More unfortunate headlines for Facebook this week as news surfaces that nearly 100 million accounts on the social networking platform are “fake.”
Facebook’s most recent 10-Q filing reveals that Facebook has an estimated total of 83 million dummy accounts, which amount to 8.7 percent of its reported 995 million active user base.
This population of fake people is far greater than what most had expected and delivers another blow to Faecbook’s credibility.
These fake accounts represent “a huge jump, both in raw numbers and as a percentage from Facebook’s last estimate,” observes CNet’s Emil Protlanski. “Back in March, Facebook said 5 to 6 percent of accounts are false or duplicate. At the time, this meant between 42.25 million and 50.70 million users.”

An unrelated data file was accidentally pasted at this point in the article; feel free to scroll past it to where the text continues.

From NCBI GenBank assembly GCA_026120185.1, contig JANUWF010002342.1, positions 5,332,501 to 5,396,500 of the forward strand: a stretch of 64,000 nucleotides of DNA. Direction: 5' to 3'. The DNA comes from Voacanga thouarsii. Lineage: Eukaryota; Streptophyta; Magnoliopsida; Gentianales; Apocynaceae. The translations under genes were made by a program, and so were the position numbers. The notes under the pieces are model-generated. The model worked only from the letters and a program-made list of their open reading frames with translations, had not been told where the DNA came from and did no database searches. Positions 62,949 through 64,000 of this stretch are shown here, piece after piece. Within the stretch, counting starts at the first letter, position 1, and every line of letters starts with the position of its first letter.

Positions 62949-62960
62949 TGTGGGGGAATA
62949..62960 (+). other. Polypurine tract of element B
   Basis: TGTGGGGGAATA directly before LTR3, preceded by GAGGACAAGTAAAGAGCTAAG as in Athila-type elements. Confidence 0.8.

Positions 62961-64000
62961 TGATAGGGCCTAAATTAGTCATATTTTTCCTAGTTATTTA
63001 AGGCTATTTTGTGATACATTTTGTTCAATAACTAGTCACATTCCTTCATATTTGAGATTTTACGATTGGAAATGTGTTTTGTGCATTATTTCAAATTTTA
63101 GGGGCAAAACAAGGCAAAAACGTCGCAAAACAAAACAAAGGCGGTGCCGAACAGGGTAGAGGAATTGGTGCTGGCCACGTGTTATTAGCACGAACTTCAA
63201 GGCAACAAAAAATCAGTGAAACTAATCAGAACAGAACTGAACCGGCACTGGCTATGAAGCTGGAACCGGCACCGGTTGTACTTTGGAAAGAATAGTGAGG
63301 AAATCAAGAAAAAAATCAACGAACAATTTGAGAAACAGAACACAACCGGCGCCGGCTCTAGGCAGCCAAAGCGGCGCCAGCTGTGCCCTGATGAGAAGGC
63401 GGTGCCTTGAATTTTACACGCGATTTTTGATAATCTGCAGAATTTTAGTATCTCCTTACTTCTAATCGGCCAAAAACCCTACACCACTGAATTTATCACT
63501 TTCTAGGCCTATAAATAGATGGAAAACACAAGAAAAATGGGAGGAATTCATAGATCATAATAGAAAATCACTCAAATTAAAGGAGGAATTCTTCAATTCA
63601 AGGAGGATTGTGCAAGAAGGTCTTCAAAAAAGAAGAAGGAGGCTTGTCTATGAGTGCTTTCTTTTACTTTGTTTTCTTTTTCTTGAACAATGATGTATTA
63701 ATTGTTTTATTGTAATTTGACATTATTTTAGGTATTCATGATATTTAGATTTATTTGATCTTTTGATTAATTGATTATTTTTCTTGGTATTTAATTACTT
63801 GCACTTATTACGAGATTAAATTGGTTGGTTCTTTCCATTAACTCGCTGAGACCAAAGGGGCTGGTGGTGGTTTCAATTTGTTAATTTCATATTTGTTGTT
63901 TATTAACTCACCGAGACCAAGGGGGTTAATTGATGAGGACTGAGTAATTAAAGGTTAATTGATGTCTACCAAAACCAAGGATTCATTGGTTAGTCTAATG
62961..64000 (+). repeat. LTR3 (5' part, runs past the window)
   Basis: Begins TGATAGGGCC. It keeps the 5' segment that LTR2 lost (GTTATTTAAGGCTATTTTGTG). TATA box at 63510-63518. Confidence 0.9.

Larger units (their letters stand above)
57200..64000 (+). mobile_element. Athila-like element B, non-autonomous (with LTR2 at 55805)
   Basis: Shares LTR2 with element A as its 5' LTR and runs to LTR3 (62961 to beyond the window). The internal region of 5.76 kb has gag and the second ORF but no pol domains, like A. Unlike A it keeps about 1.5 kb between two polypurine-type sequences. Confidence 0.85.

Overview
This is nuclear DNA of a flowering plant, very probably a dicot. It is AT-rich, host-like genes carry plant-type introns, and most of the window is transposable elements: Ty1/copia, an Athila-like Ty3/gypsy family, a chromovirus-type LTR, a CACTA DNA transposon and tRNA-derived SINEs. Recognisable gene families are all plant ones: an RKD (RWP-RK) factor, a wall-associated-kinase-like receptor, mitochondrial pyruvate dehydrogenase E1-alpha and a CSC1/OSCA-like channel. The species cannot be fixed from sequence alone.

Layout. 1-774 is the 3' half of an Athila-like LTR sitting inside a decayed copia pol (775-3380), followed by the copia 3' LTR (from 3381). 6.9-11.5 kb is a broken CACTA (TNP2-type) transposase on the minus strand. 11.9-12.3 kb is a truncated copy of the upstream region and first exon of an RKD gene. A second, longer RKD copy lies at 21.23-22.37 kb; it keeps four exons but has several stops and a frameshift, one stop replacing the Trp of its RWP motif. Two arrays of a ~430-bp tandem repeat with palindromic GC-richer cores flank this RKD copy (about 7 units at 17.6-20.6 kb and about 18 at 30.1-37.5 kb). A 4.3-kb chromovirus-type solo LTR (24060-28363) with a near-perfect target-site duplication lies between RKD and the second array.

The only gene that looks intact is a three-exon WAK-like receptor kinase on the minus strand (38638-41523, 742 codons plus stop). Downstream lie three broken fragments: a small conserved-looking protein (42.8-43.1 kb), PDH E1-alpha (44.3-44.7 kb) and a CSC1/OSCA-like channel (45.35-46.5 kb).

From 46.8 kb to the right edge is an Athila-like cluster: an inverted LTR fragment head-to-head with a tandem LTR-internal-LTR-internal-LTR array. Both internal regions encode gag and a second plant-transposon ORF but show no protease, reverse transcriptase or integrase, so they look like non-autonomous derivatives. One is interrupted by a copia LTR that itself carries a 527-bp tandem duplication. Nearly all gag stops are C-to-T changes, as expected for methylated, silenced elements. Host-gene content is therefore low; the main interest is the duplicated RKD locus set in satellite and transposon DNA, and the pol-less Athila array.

What else can Facebook tell us about these fake accounts?
4.8 percent are duplicate accounts (a single user with two or more accounts, in violation of Facebook’s terms of service).
2.4 percent are user-misclassified accounts, in which users have created personal profiles for a business, organization, or non-human entity such as a pet (instead of a Page, which such entities are allowed under Facebook’s terms of service).
1.5 percent are undesirable accounts, which represent user profiles that Facebook determines are intended to be used for purposes that violate our terms of service, such as spamming.